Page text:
In Re AHT Corp., 292 B.R. 734 (S.D.N.Y. 2003)
April 4, 2003
In re AHT CORPORATION, et al., Debtor.
AHT Corporation, Plaintiff,
BioShield Technologies, Inc., AHT Acquisition Corp., Timothy C. Moses, Jacques Elfersy, Scott Parliament, and Geoffrey Faux, Defendants.
United States District Court, S.D. New York.
*735 *736 Andrew D. Manitsky, Gravel and Shea, Burlington, VT and Tracy L. Klestadt, Klestadt & Winters, LLP, New York, NY, for Plaintiff-Appellant.
Fred D. Weinstein, Kurzman Eisenberg Corbin Lever & Goodman, LLP, White Plains, NY, for Defendant-Appellee Timothy C. Moses.
Theodore L. Hecht, Layton Brooks & Hecht LLP, New York, NY, for Defendant-Appellee Jacques Elfersy.
Mark S. Tulis, Oxman Tulis Kirkpatrick Wyatt & Geiger, White Plains, NY, for Defendant-Appellee Scott Parliament.
DECISION AND ORDER GRANTING INDIVIDUAL DEFENDANTS' MOTION FOR SUMMARY JUDGMENT DISMISSING COUNTS IV, V AND VI
MCMAHON, District Judge.
This matter comes before me on plaintiff-debtor's appeal from the proposed findings of fact and conclusions of law prepared by The Hon. Adlai S. Hardin, U.S.B.J., on a motion for summary judgment by defendants Timothy Moses, Jacques Elfersy and Scott Parliament. The Bankruptcy Court heard the motion, but did not determine it, as the proceeding against these defendants did not raise "core" claims. This Court reviews Judge Hardin's proposed findings of fact and conclusions of law (F & C) in light of the objections lodged thereto pursuant to Bankr.Rule 9033. Review by the district court is de novo, and I have the power to accept, reject or modify the proposed findings of fact or conclusions of law. I also have the power to hear further evidence which in this case is entirely unnecessary and to recommit the matter to Judge Hardin. Bankr.Rule 9033(d).
The Court has reviewed Judge Hardin's proposed findings and conclusion, as well as the objections lodged thereto by AHT, the opposition to the objections filed by each of the moving defendants, and AHT's reply to those opposition papers. Upon de novo consideration of the entire record, I conclude that the defendants' motion for summary judgment should be granted, on *737 the ground that plaintiff has not raised a genuine issue of material fact concerning justifiable reliance, thus entitling defendants to judgment as a matter of law. FED. R. CIV. P. 56(c); Celotex Corp. v. Catrett, 477 U.S. 317, 106 S. Ct. 2548, 91 L. Ed. 2d 265 (1986); Anderson v. Liberty Lobby, Inc., 477 U.S. 242, 106 S. Ct. 2505, 91 L. Ed. 2d 202 (1986).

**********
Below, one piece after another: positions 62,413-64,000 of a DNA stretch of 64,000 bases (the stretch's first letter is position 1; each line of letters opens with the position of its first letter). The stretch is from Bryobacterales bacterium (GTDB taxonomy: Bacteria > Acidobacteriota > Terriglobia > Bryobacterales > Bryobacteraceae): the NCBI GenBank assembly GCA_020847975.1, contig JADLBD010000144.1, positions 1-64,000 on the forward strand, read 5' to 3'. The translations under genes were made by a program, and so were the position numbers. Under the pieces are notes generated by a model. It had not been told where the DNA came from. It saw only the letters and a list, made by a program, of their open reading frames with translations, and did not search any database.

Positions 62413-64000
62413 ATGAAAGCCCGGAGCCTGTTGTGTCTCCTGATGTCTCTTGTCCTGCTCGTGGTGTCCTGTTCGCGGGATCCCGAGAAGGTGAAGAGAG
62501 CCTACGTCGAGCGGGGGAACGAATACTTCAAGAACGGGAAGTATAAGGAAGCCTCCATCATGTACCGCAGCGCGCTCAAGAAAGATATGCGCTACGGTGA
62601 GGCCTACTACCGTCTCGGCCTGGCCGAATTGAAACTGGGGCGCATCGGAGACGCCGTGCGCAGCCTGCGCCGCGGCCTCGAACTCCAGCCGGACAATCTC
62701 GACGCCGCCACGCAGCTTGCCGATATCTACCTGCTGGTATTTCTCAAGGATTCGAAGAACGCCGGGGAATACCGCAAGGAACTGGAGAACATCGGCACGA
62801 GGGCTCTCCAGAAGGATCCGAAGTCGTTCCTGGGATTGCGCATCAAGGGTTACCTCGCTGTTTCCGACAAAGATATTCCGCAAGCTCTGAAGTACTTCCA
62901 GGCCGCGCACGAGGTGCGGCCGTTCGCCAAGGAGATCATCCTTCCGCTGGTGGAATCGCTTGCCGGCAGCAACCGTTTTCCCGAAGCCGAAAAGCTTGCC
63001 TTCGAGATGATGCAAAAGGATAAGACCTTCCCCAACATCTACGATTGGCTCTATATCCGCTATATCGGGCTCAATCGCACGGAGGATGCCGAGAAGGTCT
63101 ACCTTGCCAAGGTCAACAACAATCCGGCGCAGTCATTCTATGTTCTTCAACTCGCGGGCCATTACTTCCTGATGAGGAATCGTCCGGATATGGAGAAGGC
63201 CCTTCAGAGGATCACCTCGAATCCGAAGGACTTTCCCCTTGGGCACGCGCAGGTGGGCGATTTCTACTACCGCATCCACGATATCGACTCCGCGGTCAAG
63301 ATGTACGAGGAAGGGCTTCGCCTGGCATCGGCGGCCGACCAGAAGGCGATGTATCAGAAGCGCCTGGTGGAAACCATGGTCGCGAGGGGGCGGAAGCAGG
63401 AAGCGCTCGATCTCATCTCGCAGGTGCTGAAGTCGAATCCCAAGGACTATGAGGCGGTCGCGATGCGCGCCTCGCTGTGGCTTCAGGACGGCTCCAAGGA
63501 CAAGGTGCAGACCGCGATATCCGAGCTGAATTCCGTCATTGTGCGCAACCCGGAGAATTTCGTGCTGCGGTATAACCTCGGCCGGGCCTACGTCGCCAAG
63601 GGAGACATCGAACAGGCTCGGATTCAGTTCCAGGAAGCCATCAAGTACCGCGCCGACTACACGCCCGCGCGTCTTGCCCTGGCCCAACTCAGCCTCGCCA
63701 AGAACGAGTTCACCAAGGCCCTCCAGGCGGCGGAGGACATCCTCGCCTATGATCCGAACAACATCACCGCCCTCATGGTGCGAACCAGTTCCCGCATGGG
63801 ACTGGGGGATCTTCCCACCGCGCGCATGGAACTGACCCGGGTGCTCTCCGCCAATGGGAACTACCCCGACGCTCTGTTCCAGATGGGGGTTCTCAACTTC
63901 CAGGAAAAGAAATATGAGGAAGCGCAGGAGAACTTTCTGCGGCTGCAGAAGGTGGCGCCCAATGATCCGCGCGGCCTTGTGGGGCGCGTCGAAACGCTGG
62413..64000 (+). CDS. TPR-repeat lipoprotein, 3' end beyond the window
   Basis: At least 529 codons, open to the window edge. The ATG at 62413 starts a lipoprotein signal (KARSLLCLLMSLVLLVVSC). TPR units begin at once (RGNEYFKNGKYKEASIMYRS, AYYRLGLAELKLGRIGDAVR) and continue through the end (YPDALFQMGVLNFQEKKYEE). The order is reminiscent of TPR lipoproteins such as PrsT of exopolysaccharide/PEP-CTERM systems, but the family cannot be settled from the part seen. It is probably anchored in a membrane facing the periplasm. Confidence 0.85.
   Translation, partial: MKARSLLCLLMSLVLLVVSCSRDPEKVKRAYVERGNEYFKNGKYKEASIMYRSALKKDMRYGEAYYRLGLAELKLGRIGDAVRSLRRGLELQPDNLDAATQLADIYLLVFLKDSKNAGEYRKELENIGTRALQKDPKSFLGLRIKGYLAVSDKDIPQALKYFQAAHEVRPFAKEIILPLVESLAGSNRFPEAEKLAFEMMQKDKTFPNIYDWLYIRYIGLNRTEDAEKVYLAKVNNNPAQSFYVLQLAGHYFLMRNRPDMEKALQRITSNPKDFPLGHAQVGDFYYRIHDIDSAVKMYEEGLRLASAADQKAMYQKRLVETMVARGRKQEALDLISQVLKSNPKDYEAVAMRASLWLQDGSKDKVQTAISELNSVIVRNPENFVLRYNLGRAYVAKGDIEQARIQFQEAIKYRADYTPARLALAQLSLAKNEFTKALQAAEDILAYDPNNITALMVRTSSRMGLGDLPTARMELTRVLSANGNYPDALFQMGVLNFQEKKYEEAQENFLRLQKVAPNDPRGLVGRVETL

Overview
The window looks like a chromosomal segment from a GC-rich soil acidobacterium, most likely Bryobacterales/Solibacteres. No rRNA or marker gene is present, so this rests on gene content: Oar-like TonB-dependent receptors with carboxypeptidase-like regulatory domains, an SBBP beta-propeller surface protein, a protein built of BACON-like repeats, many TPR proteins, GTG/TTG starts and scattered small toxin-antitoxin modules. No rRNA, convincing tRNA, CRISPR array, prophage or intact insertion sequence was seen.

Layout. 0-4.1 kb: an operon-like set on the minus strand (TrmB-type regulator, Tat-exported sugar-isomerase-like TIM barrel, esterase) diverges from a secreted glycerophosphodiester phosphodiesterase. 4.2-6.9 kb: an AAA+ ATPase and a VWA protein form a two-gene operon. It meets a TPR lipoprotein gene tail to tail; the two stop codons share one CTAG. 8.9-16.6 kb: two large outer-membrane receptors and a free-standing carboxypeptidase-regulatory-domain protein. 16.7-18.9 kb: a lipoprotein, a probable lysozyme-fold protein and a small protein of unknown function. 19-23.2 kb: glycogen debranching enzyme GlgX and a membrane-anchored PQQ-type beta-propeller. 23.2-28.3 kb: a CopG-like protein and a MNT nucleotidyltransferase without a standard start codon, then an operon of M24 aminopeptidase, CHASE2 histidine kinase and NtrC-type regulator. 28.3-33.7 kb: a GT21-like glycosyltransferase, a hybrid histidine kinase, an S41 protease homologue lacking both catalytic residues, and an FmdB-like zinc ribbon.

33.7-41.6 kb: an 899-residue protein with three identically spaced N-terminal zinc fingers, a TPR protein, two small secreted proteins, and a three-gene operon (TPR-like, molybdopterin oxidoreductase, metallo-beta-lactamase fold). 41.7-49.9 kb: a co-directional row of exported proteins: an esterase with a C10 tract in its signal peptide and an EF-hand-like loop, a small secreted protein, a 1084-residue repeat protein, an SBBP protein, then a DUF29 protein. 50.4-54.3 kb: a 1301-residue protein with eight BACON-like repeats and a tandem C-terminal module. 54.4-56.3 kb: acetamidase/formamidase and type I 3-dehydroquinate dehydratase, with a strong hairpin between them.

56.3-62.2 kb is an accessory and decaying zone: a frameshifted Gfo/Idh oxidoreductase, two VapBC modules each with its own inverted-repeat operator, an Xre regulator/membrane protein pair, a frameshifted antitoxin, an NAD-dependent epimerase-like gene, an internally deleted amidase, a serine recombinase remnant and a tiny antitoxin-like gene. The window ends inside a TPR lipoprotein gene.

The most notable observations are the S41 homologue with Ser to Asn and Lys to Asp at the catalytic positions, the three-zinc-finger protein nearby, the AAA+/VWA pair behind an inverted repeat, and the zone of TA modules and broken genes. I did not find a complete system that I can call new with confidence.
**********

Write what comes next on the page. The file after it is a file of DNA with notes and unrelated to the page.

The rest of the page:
While there are a number of factual disputes raised by the papers, the material facts of this matter are largely undisputed. Though I modify Judge Hardin's findings in some minor respects, the parties will find that they are largely intact. Like Judge Hardin, I draw my findings of fact from the Complaint, AHT's "Statement of Fact" contained in the Joint PreTrial Order, and documents relied on by AHT in opposing summary judgment. In all cases, the facts are viewed most favorably to AHT, the non-moving party. United States v. Diebold Inc., 369 U.S. 654, 655, 82 S. Ct. 993, 8 L. Ed. 2d 176 (1962); Matsushita Elec. Indus. Co. Ltd. v. Zenith Radio Corp., 475 U.S. 574, 587, 106 S. Ct. 1348, 89 L. Ed. 2d 538 (1986); Leberman v. John Blair & Co., 880 F.2d 1555, 1559 (2d Cir. 1989).
Findings of Fact
AHT is a Delaware corporation with its principal place of business in Tarrytown, New York. AHT was "a national provider of internet-based clinical e-commerce among physicians, other healthcare providers, and healthcare organizations," which focuses on automating laboratory and prescription transactions two of the most frequent clinical transactions initiated by physicians.
During the summer of 1999, AHT sought potential merger partners and retained a financial advisor, which contacted twenty two potential acquirers for AHT. Three parties, including defendant BioShield, submitted preliminary indications of interest.
BioShield is a Georgia corporation which, in 1999, began an expansion of its business operations by creating a new subsidiary known as "eMD," an internet project involving pharmaceutical healthcare. BioShield was co-founded in 1995 by individual defendants Moses and Elfersy. At all relevant times, Moses was the President and Chief Executive Officer of BioShield and a member of its Board of Directors. Until mid-2000, Elfersy was co-chairman of the Board, Senior Vice President, Secretary and Treasurer. In addition, Moses and Elfersy were principal stockholders of BioShield, holding 20% and 21.6% of the company's shares, respectively.
Defendant Parliament was the Chief Financial Officer of BioShield from February 2000 until December 2000. He acted as one of the primary negotiators on behalf of BioShield in connection with the transaction that underlies this lawsuit.